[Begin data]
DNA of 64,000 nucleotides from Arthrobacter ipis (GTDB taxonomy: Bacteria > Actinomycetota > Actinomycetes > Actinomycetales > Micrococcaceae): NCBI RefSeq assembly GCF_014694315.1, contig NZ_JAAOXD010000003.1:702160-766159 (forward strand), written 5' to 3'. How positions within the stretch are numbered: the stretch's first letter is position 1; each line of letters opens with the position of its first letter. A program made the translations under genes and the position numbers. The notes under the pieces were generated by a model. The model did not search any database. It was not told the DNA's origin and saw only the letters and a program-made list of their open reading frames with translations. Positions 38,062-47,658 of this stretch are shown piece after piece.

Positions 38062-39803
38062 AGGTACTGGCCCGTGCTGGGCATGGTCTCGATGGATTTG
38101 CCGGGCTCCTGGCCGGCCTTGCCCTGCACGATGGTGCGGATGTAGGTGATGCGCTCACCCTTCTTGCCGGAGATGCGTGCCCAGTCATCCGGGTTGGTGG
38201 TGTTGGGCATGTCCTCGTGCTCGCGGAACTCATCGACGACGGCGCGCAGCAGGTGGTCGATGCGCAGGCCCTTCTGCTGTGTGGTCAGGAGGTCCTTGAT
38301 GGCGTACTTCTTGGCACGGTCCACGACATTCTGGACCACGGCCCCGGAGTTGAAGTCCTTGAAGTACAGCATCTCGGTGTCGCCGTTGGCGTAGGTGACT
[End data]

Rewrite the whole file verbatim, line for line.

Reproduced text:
DNA of 64,000 nucleotides from Arthrobacter ipis (GTDB taxonomy: Bacteria > Actinomycetota > Actinomycetes > Actinomycetales > Micrococcaceae): NCBI RefSeq assembly GCF_014694315.1, contig NZ_JAAOXD010000003.1:702160-766159 (forward strand), written 5' to 3'. How positions within the stretch are numbered: the stretch's first letter is position 1; each line of letters opens with the position of its first letter. A program made the translations under genes and the position numbers. The notes under the pieces were generated by a model. The model did not search any database. It was not told the DNA's origin and saw only the letters and a program-made list of their open reading frames with translations. Positions 38,062-47,658 of this stretch are shown piece after piece.

Positions 38062-39803
38062 AGGTACTGGCCCGTGCTGGGCATGGTCTCGATGGATTTG
38101 CCGGGCTCCTGGCCGGCCTTGCCCTGCACGATGGTGCGGATGTAGGTGATGCGCTCACCCTTCTTGCCGGAGATGCGTGCCCAGTCATCCGGGTTGGTGG
38201 TGTTGGGCATGTCCTCGTGCTCGCGGAACTCATCGACGACGGCGCGCAGCAGGTGGTCGATGCGCAGGCCCTTCTGCTGTGTGGTCAGGAGGTCCTTGAT
38301 GGCGTACTTCTTGGCACGGTCCACGACATTCTGGACCACGGCCCCGGAGTTGAAGTCCTTGAAGTACAGCATCTCGGTGTCGCCGTTGGCGTAGGTGACT